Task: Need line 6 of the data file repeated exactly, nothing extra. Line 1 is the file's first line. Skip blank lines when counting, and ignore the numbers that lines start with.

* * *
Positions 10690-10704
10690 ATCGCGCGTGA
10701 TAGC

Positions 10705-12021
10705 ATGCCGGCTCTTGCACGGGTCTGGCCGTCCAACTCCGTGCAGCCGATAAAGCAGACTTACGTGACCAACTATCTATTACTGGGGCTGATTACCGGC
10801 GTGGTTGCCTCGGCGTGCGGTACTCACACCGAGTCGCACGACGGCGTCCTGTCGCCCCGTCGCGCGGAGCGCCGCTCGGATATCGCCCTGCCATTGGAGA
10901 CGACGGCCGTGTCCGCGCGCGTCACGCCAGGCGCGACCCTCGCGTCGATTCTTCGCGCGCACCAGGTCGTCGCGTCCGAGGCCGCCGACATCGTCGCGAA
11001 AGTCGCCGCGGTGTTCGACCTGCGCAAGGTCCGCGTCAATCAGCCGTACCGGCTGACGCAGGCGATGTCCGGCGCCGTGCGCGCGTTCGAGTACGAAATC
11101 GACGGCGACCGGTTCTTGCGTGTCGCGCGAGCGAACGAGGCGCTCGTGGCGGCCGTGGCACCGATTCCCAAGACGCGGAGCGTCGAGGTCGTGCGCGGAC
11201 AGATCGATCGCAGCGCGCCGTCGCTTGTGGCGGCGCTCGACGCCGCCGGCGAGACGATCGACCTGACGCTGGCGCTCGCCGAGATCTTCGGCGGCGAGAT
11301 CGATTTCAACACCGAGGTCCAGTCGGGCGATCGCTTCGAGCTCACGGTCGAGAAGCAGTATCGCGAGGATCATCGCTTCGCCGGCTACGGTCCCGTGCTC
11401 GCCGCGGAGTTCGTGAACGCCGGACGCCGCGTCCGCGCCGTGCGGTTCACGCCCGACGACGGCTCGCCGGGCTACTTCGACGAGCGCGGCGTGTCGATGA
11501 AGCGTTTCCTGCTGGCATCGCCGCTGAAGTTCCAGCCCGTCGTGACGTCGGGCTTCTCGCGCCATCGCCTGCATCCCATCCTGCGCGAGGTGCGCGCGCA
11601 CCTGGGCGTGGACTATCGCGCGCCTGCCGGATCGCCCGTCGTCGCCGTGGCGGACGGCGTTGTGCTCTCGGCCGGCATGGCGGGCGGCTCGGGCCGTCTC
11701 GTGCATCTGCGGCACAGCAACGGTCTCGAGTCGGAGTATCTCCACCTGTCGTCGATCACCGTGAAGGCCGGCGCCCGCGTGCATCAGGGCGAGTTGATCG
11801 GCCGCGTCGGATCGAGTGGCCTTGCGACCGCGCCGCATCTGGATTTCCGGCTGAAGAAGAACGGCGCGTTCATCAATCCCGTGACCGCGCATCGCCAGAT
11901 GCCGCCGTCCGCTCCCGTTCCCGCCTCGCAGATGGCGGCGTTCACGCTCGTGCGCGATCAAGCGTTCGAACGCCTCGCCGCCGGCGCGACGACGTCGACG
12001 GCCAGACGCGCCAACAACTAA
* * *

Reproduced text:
10801 GTGGTTGCCTCGGCGTGCGGTACTCACACCGAGTCGCACGACGGCGTCCTGTCGCCCCGTCGCGCGGAGCGCCGCTCGGATATCGCCCTGCCATTGGAGA